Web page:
By the definition given for example in P. Henrici, Applied and computational complex analysis, Vol 1,, the integer $k$ is the winding number of the loop with respect to $0$, $k=wind(\gamma,0)$.

It gives the total continuous variation of the angle along the loop.

If a loop $\gamma$ avoids a point $z_0$, then the loop $\xi$, $\xi(t)=\gamma(t)-z_0$, avoids $0$, and thus one defines the winding number of the loop $\gamma$ with respect to $z_0$ as being $wind(\gamma, z_0)=wind(\xi, 0)$.

  • The winding number is positive when the path $\gamma$ is positively oriented ($\gamma(t)$ moves anticlockwise on the underlying curve $\Gamma$, as $t$ increases from $a$ to $b$).
  • It is negative when $\gamma$ is negatively oriented, and $0$ when $z_0$ is "outside" the curve $\Gamma$.

In order to get more insight into this notion, we take a loop and animate the motion of the vector $\overrightarrow{z_0\gamma(t)}$ about $z_0$, as $\gamma(t)$ is running along the curve $\Gamma$, from its starting point $\gamma(0)$, and back.

To activate and display the animation within the IPython Notebook we call the function matplotlib.animation and import the package JSAnimation (it can be installed via pip).

In [1]:
%matplotlib inline
import matplotlib.pyplot as plt
import numpy as np
from matplotlib import animation
from JSAnimation import IPython_display
In [2]:
def moving_vector(gammat, z0, xm, xM, ym, yM):
    # gammat is an array of N complex numbers, representing the values of gamma(t) at 
    # t=np.linspace(0,1, N)
    #xm, xM, ym, yM are  axes limits 
    
    nr = gammat.real.shape[0]
    
    def init():
        v = ax.quiver([], [], [], [], color=(0.45,0.45, 0.45), scale_units='xy', angles='xy',
                scale=1, linewidth=.1)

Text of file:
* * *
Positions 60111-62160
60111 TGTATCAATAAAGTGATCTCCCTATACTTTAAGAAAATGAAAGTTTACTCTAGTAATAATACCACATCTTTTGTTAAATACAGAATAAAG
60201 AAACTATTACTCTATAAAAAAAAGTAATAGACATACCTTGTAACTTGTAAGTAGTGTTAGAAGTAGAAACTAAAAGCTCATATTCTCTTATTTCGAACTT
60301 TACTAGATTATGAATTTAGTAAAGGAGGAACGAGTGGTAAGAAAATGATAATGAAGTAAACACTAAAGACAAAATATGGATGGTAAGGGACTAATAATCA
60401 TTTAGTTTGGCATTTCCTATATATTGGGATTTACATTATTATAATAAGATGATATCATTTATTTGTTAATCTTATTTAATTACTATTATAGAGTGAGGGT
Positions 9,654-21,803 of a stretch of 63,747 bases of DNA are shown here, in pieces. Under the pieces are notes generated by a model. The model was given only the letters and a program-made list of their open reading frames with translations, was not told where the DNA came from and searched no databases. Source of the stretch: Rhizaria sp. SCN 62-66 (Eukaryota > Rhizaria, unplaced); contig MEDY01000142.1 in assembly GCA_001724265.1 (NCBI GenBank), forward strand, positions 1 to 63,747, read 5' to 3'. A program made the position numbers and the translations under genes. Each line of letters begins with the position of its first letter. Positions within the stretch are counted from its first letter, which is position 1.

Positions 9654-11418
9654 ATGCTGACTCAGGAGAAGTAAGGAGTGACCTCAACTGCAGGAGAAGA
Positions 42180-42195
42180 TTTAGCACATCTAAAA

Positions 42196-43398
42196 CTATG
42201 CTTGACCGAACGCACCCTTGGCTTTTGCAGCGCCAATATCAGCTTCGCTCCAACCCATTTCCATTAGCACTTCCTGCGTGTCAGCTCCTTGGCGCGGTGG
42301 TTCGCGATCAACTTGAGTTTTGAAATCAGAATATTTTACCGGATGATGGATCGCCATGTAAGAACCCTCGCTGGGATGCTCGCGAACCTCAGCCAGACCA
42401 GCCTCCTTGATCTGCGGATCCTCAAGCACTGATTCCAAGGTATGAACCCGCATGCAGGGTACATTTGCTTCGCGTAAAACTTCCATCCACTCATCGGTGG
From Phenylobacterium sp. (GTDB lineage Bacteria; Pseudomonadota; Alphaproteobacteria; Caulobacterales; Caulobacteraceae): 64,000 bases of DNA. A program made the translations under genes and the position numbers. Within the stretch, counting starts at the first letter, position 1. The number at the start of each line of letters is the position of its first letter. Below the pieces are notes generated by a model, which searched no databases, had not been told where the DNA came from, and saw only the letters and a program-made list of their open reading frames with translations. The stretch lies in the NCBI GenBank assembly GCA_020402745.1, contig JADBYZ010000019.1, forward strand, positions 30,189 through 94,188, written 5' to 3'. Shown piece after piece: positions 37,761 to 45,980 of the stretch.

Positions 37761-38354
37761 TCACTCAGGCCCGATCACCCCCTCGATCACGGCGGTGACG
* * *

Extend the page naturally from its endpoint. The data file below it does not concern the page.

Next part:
return v,
            
    def animate(i):
        v.set_UVC(gammat[i].real, gammat[i].imag)
        return   v,

    fig = plt.figure()
    ax = fig.add_subplot(111, xlim=(xm, xM), ylim=(xm, xM))
    ax.grid()
    ax.plot(gammat.real, gammat.imag, 'g', lw=2)
    ax.plot(gammat[0].real, gammat[0].imag, 'ro') #the starting point  
    ax.plot(z0.real, z0.imag, color=(0.45, 0.45, 0.45), marker='o')     
    X = []
    Y = []
    X.append(z0.real)
    Y.append(z0.imag) 
    v = ax.quiver( X, Y, [], [], color=(0.45,0.45, 0.45), scale_units='xy', angles='xy',
            scale=1, linewidth=.1)
    anim = animation.FuncAnimation(fig, animate, init_func=init, frames=nr, blit=True,
                                  interval=30, repeat=False)
    return anim  

To start the animation, one clicks the right black triangle. To restart it, click the left black triangle and wait until the slider reaches the left end, and then click the right triangle again.

Example: we read from a file the real and imaginary parts of the values $\gamma(t)$, where $t$ is the array t=np.linspace(0,1, N):

In [3]:
data = np.loadtxt('Gamma.txt')
gamma = data[:, 0]+1j*data[:, 1]
anim = moving_vector(gamma, 0.0, -6,6, -4,6)
IPython_display.display_animation(anim, default_mode='once')  
Out[3]:


Once Loop Reflect